One of the included services the Taycan comes with is unlimited, free 30 minute sessions on Electrify America, the charging network that Volkswagen are building as part of their retribution for dieselgate. As early Tesla Model S and X owners will attest to, free rapid charging makes road trips even better. Half an hour on a 150kW charger should be enough to get the car back up to 80% in most cases. On a 350kW charger, if you can find one, it will be more than you need.
Sounds great doesn’t it? Finally, a network to rival Tesla’s awesome super=charger network, backed by vehicle manufacturers so the experience with their cars will be as seamless as Tesla owners are used to: pull up, plug in and charge. And, yes, that really is how simple it is. We’ve rented a Tesla Model X twice now, once in the UK and once here in California. In both countries the experience was that simple. The navigation took us to the charger location, we plugged in (after a short wait on a couple of occasions) and that was it. No cards, no apps. Just plug in & charge.
Let’s start with the experience when it all works as Electrify America and Porsche designed it. This has only worked like this for me once, but it does show that it is at least possible.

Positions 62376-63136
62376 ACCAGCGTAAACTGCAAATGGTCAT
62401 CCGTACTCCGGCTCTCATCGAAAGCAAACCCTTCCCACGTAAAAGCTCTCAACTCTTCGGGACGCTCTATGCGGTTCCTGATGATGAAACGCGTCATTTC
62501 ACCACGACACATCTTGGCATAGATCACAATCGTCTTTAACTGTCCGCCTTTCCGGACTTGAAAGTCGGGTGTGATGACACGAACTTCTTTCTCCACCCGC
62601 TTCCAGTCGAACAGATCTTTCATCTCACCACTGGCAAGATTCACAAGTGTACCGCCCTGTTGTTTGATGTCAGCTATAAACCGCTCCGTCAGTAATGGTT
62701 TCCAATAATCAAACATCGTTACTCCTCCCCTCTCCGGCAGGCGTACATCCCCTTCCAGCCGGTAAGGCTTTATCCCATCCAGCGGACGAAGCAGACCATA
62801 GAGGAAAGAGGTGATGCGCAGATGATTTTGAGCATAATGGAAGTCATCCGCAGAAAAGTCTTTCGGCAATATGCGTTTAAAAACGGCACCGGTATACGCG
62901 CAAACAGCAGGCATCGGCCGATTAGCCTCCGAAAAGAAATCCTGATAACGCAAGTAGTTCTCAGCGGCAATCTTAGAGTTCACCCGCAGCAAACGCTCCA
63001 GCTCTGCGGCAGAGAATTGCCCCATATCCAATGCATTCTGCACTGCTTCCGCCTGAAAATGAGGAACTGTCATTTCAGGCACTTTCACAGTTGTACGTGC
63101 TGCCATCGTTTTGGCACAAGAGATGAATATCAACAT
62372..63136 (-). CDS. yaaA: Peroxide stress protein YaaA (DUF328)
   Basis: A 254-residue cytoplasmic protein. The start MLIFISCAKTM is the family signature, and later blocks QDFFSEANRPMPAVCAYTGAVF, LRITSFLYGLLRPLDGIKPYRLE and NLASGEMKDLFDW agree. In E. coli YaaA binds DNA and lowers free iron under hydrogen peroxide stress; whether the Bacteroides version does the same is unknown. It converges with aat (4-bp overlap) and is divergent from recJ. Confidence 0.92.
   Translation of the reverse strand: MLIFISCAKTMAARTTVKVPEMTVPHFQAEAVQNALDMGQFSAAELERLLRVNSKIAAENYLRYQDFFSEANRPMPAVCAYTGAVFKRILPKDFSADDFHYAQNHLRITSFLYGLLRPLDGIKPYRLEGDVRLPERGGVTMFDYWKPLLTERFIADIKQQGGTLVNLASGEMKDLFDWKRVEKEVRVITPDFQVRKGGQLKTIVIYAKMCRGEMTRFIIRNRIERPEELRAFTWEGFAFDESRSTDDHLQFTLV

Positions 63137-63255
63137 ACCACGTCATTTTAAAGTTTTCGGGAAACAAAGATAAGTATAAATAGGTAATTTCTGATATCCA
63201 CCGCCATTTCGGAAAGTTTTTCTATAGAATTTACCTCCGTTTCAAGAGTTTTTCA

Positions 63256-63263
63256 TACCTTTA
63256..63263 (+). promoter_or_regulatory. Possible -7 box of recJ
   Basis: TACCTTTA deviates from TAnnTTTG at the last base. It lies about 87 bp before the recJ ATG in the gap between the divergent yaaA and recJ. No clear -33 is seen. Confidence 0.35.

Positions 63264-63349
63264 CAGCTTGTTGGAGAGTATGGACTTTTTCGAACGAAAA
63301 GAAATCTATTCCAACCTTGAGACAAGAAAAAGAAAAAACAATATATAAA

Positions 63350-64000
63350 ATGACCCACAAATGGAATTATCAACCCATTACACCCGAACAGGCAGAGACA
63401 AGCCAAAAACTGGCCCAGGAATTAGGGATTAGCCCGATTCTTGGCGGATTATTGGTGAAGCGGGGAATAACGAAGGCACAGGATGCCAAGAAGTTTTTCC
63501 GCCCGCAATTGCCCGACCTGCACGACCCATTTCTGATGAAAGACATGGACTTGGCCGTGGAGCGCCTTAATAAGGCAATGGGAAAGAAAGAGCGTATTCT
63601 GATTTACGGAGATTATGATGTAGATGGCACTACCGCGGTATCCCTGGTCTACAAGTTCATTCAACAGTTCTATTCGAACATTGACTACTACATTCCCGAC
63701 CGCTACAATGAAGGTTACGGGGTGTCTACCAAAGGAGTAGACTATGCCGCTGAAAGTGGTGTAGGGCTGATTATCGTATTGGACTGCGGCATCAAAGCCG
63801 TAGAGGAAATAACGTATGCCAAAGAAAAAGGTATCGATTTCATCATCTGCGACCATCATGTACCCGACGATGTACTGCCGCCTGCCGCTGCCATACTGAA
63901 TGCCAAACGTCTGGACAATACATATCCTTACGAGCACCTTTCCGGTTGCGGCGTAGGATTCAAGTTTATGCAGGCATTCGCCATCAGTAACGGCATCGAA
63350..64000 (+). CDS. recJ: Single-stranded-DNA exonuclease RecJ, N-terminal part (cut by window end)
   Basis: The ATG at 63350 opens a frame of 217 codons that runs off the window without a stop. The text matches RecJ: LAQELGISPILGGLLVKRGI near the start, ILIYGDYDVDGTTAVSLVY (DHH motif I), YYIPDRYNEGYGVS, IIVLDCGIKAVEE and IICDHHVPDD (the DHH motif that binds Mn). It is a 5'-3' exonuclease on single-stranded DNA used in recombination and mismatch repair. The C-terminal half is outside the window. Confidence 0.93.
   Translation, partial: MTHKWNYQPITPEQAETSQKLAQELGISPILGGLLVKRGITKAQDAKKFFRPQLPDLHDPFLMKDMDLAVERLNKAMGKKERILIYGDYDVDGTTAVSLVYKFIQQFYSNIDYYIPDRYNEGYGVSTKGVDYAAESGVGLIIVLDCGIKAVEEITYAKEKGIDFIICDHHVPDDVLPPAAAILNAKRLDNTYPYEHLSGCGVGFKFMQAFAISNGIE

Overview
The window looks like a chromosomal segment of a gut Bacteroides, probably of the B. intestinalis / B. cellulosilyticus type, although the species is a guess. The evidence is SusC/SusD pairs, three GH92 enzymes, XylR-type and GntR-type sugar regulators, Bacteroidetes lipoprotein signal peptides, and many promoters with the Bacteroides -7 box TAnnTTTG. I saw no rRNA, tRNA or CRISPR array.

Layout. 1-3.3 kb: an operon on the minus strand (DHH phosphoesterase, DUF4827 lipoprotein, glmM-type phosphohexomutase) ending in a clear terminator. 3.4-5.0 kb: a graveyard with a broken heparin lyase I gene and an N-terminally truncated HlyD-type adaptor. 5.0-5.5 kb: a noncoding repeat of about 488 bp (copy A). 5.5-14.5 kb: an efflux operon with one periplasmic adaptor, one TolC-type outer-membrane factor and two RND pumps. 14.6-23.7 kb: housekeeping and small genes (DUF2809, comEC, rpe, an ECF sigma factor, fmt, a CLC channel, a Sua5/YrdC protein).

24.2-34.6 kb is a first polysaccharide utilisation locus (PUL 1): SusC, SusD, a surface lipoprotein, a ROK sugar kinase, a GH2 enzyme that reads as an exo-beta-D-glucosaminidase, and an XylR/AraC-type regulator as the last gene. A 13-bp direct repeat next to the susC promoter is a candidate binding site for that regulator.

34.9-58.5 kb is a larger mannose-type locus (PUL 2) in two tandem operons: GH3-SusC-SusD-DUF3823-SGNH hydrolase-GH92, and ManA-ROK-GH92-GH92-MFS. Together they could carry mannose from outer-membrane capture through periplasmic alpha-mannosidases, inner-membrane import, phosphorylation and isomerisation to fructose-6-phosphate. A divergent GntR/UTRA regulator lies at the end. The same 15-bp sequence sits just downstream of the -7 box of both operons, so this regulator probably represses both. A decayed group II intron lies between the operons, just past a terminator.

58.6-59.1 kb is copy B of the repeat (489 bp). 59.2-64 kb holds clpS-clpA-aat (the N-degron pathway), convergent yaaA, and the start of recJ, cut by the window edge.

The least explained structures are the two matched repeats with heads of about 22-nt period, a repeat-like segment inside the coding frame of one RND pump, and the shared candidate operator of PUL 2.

As with the Tesla, the Taycan’s navigation system will take you to a charger when necessary, or you can find one manually if you wish. There is a special section of the navigation search that lets you search for chargers, and kudos to Porsche, it lists not just the Porsche Charging Service locations, but many more too (on our gold country road trip, it took us to an EVGo charger for example). The Taycan will also precondition the battery to optimize charging speed.
At the charger, the first step, as indicated on the big screen, is to plug in the vehicle. The cables on rapid chargers are not long (same is true for the Tesla cables), so pull in close. After this though is where the experience starts to diverge.
On the screen, once the car and charger have done some initial communicating, the EA screen shows a price per kWh (I believe in some states it may still be price per minute). It also prompts for a payment card to be tapped or swiped (there is a card reader on the front of the unit). First issue. Why can it not recognize the car (what was all that “communication” it was doing for, if not identifying the car)? I get it that Electrify America chargers are open to anybody, and if your vehicle’s manufacturer is not part of the program, even if the charger could identify the vehicle, it may not have a way to bill for the power, but for those that are, why doesn’t charging start immediately?
Enter the Porsche Charging App. Rather than tapping or swiping a card, which I am told is what European Taycan users have for the Ionity network, US owners launch an app to start the charging session. This app also shows state of charge, and charge rate, but I find it lags behind the reality, and behind the information in the main Porsche Connect app.